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Is it common to take MORE classes in order to get prereqs?

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I am looking into applying for a couple of art therapy grad programs. I have a B.A. in Theatre and graduated in 2011. The art therapy programs that I am looking at both require 12 credits in Psych and 18 in Studio Art. I have no psych classes under my belt, and my art training was all through THEA classes (along with out of school training). The admissions counselor recommended that I take classes at the local community college in order to get these prereqs. I already have my A.A. and my B.A. and am really concerned about taking even more classes at a community college just to *maybe* get into grad school. Is this a common occurrence? 

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Well, if you need to fulfill prereqs that you don't have and you've already finished your degree, there's not much else you can do than make those prereqs up by attending extra classes. You can explain the extra classes in your SOP, even spin it to show commitment. I wouldn't spend too much time worrying about things you can't change. 

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Everyone's road to grad school is different.  Some people are set on a course at 10 and never deviate.  Then there's the rest of us.  My brother and I are in our late 30's and both headed into pretty decent Ph.D. programs in the fall.  Both of us ended up in a variety of fields before we settled on what we were really cut out to do, and both of us ended up taking quite a few extra, non-degree courses along the way.  These courses are actually a good way of testing the waters without committing.  Maybe you'll find out you really hate psych.  Better to know so now than halfway through a program.  Also, there's a whole new vocab and mindset to learn.  I have never taken a psych course.  That brother of mine is about to start a Ph.D. in one.  He ends up completely talking over my head every conversation I have with him.  You would not want to be in a program where you are the only one who doesn't know the lingo and the way of thinking of all your professors and texts.  

If you write your application right, a meandering path to grad school can show just as much commitment, as fuzzylogician said.  Grad school is a much bigger commitment than a few community college courses, so if you have trouble committing to them, maybe it's not really what you want to be doing or you need more time to think about it or your life circumstances aren't right for this anyway.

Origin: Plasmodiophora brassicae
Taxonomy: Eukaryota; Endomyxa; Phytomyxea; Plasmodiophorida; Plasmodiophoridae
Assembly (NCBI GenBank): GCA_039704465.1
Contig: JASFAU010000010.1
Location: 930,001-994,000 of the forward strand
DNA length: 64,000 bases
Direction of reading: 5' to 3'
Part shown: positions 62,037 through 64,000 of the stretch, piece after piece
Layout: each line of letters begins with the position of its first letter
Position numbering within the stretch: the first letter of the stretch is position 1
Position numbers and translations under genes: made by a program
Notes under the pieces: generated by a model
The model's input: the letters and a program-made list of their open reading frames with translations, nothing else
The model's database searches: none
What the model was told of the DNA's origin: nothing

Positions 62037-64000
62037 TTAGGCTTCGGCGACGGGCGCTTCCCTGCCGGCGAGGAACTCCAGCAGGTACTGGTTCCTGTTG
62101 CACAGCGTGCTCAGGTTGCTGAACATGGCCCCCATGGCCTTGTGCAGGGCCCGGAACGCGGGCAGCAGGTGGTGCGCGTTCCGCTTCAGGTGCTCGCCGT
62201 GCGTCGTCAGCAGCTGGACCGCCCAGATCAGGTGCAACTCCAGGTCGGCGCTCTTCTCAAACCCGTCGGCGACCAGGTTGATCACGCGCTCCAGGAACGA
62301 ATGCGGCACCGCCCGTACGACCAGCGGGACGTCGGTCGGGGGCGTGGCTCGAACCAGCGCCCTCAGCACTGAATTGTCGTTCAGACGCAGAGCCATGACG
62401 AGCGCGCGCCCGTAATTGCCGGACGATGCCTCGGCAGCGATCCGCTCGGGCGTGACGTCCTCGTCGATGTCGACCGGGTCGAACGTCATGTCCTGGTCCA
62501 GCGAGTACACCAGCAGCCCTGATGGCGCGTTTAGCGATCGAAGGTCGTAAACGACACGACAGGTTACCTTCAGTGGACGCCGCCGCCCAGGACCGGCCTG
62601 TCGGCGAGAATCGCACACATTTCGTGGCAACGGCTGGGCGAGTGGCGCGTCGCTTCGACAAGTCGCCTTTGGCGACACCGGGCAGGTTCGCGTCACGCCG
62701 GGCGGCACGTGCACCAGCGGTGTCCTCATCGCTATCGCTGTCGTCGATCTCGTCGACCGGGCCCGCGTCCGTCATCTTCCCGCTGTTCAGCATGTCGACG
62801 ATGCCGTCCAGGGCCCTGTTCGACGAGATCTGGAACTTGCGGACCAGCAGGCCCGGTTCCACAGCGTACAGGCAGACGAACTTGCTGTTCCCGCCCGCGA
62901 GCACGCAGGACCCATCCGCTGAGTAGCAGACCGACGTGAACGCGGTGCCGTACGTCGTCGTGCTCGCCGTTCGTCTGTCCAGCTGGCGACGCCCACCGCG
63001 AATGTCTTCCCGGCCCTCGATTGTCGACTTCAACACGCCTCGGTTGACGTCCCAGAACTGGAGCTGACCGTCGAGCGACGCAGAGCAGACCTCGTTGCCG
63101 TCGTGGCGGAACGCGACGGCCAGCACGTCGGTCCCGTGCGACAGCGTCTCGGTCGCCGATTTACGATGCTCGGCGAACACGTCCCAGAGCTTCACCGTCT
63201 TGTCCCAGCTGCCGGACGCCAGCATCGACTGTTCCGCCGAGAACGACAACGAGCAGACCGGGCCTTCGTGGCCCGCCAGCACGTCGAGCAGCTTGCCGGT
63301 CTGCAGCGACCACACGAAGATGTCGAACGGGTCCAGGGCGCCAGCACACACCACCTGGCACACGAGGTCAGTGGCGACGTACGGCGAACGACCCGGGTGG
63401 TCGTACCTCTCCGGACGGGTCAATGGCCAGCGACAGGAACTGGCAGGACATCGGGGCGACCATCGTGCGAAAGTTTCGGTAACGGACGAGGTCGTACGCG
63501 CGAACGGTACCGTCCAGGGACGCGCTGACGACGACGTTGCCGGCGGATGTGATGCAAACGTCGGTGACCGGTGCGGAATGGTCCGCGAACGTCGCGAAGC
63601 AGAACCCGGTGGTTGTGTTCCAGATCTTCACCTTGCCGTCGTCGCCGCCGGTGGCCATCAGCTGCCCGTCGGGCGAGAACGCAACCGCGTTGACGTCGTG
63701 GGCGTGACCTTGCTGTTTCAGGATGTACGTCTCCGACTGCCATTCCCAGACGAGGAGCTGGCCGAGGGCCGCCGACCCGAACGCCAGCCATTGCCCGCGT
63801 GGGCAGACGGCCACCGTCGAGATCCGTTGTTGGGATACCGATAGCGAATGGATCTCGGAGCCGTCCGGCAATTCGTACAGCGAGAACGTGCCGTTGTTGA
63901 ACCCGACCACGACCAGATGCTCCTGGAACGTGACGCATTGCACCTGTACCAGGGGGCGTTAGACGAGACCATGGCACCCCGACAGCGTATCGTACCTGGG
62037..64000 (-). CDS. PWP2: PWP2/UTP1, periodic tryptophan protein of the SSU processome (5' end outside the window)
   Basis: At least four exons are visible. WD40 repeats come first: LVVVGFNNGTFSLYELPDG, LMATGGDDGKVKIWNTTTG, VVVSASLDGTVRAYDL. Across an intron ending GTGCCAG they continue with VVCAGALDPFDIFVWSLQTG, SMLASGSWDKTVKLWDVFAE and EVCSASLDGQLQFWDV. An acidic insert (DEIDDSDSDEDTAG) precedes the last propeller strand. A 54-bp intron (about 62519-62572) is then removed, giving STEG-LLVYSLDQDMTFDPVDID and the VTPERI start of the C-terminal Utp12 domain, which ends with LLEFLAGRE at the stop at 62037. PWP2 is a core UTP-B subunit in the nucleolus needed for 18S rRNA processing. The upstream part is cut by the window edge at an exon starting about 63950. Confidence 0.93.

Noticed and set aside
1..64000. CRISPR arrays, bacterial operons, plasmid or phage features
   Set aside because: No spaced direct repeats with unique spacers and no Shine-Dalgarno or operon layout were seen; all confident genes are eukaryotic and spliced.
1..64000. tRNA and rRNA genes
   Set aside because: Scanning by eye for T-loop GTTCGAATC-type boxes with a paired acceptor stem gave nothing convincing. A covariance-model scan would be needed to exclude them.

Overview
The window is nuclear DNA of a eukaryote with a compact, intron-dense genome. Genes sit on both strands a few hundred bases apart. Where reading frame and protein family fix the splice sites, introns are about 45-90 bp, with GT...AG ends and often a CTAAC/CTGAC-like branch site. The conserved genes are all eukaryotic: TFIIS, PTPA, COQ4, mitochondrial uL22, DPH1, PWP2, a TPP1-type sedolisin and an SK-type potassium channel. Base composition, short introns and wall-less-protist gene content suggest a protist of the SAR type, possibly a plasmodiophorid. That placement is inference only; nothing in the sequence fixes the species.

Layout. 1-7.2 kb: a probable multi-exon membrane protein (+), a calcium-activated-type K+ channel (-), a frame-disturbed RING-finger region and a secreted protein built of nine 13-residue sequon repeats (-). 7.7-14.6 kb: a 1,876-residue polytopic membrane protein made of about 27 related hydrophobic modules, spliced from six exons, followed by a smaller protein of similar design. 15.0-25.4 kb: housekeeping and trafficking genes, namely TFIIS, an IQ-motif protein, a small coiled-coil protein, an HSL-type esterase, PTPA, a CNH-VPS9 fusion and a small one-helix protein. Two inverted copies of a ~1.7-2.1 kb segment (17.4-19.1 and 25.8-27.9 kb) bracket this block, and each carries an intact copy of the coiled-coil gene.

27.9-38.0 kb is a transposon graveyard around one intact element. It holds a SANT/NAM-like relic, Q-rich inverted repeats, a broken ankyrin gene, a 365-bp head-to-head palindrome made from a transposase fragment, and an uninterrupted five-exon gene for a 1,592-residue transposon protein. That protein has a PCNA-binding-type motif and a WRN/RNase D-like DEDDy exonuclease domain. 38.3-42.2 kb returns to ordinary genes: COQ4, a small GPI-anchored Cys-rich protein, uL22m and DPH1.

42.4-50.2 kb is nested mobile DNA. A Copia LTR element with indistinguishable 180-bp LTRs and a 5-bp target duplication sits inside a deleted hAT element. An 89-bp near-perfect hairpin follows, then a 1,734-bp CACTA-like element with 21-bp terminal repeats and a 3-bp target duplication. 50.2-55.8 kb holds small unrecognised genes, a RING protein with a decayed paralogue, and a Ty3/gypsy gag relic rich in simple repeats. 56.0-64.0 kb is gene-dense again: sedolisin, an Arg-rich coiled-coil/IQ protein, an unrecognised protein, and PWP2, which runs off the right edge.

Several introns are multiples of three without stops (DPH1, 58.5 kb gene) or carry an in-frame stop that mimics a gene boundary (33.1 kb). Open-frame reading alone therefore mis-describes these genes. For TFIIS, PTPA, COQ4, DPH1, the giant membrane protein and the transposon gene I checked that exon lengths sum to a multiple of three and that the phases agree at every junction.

And if you find out this isn't for you and can't get into grad school, it's still a win.  Both psych classes and art classes sound pretty fun and useful in and of themselves.  You get to learn a few new things and possibly meet a few interesting people.  Community college is usually not a huge financial commitment compared to your other options.  So enjoy.  If you can't enjoy the thought of a few extra courses, grad school may not be for you anyway -- or at least not at this moment.  Maybe there are other ways to do some of the things you want to do, like volunteer to teach community art or theater to at-risk kids or in senior citizen homes in addition to your day job.  (Although I know nothing of the field, I will hazard a guess that if you do end up applying to grad schools in art therapy, such activities will not hurt your application.)

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As mdivgirl pointed out, the road we each take to graduate school is different. I don't think it is uncommon for a program to require their students to take additional classes in order to meet prerequisites for the program. I also agree with fuzzylogician that it is important to have some courses under your belt prior to attending graduate school to make sure you like the program and don't realize you don't like your field of study. 

For me, my grad program, which I start this fall, requires an introduction to linguistics course, which I don't have. They recommended I take the class prior to beginning the program, but I don't have the money laying around in order to do that. I am taking 12 hours my first semester, one course is going to be an undergraduate class to meet the intro to linguistics requirement. 

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Like others have said, it all depends on your educational path BUT I can tell you that I went through something slightly similar. I was accepted to a PhD in psych and was missing a prereq that my new schools required. They offered me a spot in the program but I had to finish the prereq by the end of this summer. Luckily after talking to my advisor who happens to be the DCT, I was able to take it at my local community college instead of moving to my new school early.

I think you would just need to talk to the departments you're interested in and see what the best path is but just know it is possible to get in even if you're missing the classes they want :)

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